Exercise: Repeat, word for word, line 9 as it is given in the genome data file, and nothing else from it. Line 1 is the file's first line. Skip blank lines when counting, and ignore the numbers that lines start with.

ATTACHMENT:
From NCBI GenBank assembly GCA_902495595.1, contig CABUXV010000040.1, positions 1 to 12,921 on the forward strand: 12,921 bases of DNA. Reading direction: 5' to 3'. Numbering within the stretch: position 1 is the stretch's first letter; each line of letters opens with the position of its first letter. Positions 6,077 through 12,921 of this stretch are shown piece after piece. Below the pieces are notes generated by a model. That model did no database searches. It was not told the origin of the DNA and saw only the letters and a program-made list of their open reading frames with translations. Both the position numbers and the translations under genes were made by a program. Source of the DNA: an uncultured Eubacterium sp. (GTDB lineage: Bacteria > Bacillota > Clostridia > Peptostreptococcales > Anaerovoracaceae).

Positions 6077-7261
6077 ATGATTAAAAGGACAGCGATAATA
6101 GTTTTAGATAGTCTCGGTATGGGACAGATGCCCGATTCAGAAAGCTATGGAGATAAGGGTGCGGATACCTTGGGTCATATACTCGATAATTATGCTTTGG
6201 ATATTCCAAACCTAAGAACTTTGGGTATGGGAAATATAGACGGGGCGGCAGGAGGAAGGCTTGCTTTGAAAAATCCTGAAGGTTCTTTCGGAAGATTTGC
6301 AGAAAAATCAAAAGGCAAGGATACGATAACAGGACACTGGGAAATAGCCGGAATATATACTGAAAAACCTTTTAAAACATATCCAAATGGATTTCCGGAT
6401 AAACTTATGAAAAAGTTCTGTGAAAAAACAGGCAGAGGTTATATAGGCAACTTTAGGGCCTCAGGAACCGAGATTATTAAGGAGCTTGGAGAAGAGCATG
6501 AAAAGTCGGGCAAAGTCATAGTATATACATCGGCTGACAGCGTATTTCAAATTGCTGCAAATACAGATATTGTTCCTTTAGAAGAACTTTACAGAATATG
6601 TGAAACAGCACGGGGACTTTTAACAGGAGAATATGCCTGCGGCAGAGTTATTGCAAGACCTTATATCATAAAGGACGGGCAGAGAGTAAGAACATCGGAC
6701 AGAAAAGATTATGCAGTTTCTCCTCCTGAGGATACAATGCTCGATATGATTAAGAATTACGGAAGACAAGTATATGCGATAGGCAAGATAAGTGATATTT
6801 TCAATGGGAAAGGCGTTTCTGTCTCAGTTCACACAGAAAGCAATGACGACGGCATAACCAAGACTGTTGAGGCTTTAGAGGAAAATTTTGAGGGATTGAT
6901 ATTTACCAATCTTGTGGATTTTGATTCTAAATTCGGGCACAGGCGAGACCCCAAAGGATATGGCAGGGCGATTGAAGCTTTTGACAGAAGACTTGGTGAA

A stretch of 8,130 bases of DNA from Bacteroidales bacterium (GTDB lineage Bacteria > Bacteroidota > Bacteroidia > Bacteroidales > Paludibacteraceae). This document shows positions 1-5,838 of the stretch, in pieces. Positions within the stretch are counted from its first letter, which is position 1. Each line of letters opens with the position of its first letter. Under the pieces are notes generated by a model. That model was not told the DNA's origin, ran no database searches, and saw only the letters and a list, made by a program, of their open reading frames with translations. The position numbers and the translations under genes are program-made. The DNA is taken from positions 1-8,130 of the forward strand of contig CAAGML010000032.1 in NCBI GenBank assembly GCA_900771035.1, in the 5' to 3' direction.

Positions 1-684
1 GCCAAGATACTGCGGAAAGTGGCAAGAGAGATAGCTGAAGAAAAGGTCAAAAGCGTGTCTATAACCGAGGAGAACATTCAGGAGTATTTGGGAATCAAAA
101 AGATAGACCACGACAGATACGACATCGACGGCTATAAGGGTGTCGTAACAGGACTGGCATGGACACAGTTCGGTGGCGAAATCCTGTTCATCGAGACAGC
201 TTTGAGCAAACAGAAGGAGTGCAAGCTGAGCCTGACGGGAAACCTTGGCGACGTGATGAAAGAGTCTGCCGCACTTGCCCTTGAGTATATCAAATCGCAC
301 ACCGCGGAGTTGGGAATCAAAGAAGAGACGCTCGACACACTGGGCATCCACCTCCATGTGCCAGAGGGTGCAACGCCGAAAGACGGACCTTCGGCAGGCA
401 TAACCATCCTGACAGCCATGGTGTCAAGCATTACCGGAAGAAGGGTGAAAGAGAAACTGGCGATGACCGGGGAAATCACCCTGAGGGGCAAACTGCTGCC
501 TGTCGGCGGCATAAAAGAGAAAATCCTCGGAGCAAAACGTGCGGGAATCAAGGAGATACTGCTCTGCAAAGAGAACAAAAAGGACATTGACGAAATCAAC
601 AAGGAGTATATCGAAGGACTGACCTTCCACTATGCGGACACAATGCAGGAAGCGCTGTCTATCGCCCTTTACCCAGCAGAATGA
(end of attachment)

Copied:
6601 TGAAACAGCACGGGGACTTTTAACAGGAGAATATGCCTGCGGCAGAGTTATTGCAAGACCTTATATCATAAAGGACGGGCAGAGAGTAAGAACATCGGAC